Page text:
Overruns a manufacturing and printing term used for extras of in excess of the normal quantity. #overruns
Overruns can also be used for adjusting the printing alignment and cutting setup during the printing process. In many cases, a small number of additional copies may be printed to ensure that the alignment and cutting are accurate and consistent across all copies of the project. This is particularly important for projects that require precise alignment or cutting, such as business cards or packaging materials. By printing overruns, printers can ensure that the final product meets the client’s specifications and quality standards.
In printing for example, we can get 21 to 24 business cards to a sheet of paper 12×18 or 13×19 when imposed. Depending on the number of the business card order, depends on how many sheets is printed.
Most often printing companies will print a few extra sheets. Thus goes for most everything printed and not just business cards.
Those bigger sheets help with the click click at of printing. Then those big sheets are cut down. The bigger sheets also help of what needs printed has a bleed or not.
Most common reasons for overruns …
Samples so they can show customers examples.
Cutting set up – this is for a machine like a Duplo cutter so the extras help set up to make its cutting where it should.
Press set up – it is also used to set up the press or digital printers to make sure the color and registration is correct.
Samples! Print shops live to show customers samples of what they designed and/or printed! Besides customers want to know what to expect too!
The misconceptions about printers is print to size but most often it’s not. For example a letter size document may print on 11×17 and cut in half.
Plus you can get over runs sim e printing n-up on bigger sheets, you have to print up and that can give overruns too.
Sometimes the customer also gets those overruns and other times they may get tossed or recycled.
Sometimes if the print shop knows you always run the same thing, they may print a double batch. It cost less to print more than less. (Overall cost).
Benefits of overruns
Overruns are printed for a variety of reasons, depending on the specific needs and goals of the client and the printer. In general, overruns are printed to ensure that there are enough copies of a project to meet demand, and to provide some flexibility in the printing process.
One common reason for overruns is to accommodate potential changes in the project. For example, if the client decides they need additional copies of a brochure or catalog after the initial printing order has been placed, having an overrun can save time and resources by avoiding the need to reprint the entire project. Additionally, overruns can be used to experiment with different design variations or printing techniques without having to start the printing process from scratch.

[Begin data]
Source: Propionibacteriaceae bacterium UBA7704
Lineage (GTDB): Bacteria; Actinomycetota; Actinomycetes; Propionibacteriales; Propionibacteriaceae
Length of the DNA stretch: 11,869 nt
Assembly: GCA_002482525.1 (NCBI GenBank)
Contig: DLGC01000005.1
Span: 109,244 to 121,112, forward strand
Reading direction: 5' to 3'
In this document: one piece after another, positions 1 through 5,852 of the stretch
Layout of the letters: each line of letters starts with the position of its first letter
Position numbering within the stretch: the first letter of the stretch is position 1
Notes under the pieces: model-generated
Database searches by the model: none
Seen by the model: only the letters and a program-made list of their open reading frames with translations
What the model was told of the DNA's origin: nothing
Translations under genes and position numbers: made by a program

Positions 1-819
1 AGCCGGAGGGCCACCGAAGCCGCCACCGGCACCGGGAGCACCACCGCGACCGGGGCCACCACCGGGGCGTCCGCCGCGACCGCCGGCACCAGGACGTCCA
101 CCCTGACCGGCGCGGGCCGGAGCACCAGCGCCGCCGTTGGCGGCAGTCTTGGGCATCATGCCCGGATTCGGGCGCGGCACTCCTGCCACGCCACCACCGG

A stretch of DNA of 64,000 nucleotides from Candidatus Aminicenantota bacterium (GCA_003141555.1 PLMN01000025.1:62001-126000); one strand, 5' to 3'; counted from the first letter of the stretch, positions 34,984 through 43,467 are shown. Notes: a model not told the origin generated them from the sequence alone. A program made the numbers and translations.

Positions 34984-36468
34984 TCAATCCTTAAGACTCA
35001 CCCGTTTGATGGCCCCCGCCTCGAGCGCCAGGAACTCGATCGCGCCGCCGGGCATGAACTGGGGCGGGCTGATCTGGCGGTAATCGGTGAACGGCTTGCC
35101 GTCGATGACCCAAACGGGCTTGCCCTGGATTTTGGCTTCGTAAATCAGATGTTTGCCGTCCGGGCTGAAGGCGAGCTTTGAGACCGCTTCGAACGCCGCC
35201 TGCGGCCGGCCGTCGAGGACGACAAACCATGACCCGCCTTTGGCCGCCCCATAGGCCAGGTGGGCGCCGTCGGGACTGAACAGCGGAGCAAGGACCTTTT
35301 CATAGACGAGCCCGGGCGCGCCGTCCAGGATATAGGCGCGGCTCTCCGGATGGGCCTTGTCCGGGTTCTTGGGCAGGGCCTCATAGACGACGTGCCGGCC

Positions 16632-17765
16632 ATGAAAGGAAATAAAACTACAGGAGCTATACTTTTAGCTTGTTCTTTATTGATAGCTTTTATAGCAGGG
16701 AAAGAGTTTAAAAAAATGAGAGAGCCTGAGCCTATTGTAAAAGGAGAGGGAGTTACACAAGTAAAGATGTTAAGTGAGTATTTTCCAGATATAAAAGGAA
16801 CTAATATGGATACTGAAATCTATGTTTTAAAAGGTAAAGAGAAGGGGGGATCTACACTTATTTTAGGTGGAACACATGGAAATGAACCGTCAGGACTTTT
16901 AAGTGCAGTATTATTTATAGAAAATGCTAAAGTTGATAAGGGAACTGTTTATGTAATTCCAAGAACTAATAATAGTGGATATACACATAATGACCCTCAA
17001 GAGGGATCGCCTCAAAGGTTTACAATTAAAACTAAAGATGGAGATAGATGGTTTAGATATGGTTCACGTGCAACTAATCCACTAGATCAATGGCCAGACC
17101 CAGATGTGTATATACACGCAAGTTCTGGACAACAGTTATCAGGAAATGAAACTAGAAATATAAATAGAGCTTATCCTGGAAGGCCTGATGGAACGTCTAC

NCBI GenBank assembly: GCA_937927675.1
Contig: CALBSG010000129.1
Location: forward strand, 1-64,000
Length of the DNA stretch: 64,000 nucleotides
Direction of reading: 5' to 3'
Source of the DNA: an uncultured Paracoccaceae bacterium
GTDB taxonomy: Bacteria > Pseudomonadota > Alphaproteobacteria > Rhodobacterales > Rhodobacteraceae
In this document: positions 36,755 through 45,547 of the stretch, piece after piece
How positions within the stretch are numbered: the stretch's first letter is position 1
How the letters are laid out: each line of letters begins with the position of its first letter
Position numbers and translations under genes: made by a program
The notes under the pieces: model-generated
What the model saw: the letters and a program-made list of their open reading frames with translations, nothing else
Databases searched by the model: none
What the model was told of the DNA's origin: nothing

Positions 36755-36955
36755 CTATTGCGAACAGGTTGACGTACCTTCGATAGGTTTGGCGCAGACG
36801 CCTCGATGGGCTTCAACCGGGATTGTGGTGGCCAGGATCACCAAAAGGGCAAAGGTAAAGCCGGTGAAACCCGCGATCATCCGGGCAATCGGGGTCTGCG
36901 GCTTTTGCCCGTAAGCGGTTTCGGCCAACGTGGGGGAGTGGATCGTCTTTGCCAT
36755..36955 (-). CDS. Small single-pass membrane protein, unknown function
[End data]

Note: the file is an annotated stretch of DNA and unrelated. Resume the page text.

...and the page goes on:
Overruns can also serve as a form of insurance against errors or damages during the printing process. If any of the printed materials are damaged or misprinted, having an overrun ensures that the client will still receive the desired amount of copies. This can be particularly useful for high-value or time-sensitive materials, where any delay or mistake can have significant consequences.
Finally, overruns can also be used as a marketing tool. When a client receives extra copies of a printed project, they may choose to distribute them to others, potentially reaching a wider audience than originally intended. This can be particularly advantageous for businesses or organizations that are looking to increase their exposure and reach new customers or supporters.
Overall, overruns are printed to provide some flexibility and insurance in the printing process, and to ensure that there are enough copies of a project to meet demand.
Negatives of Overruns
While there are several positive aspects of overruns in printing, there are also some potential negatives that should be considered. These include:
- Additional cost: Overruns add additional printing and material costs, which can increase the overall cost of the project. This can be a concern for clients who are working with a tight budget or who may not need the extra copies.
- Waste: Printing overruns can lead to additional waste, as any unused copies may need to be disposed of or recycled. This can be an environmental concern, particularly if the materials used in the project are not recyclable.
- Storage space: If the client does not need the extra copies, they may need to find storage space for the additional materials, which can be inconvenient or impractical.
- Confusion: If the client receives more copies than they were expecting, it can lead to confusion and potential errors in distribution or use. This can be particularly problematic if the materials contain sensitive or confidential information.
- Ethical concerns: In some cases, printers may intentionally create overruns to increase their profits, even if the client does not need or want the extra copies. This can be seen as unethical or exploitative.
Overall, while overruns can provide benefits in terms of flexibility, experimentation, and insurance, they also come with some potential negatives that should be taken into account. It’s important for clients and printers to communicate clearly about the number of copies needed and to consider the potential costs and waste associated with printing overruns.
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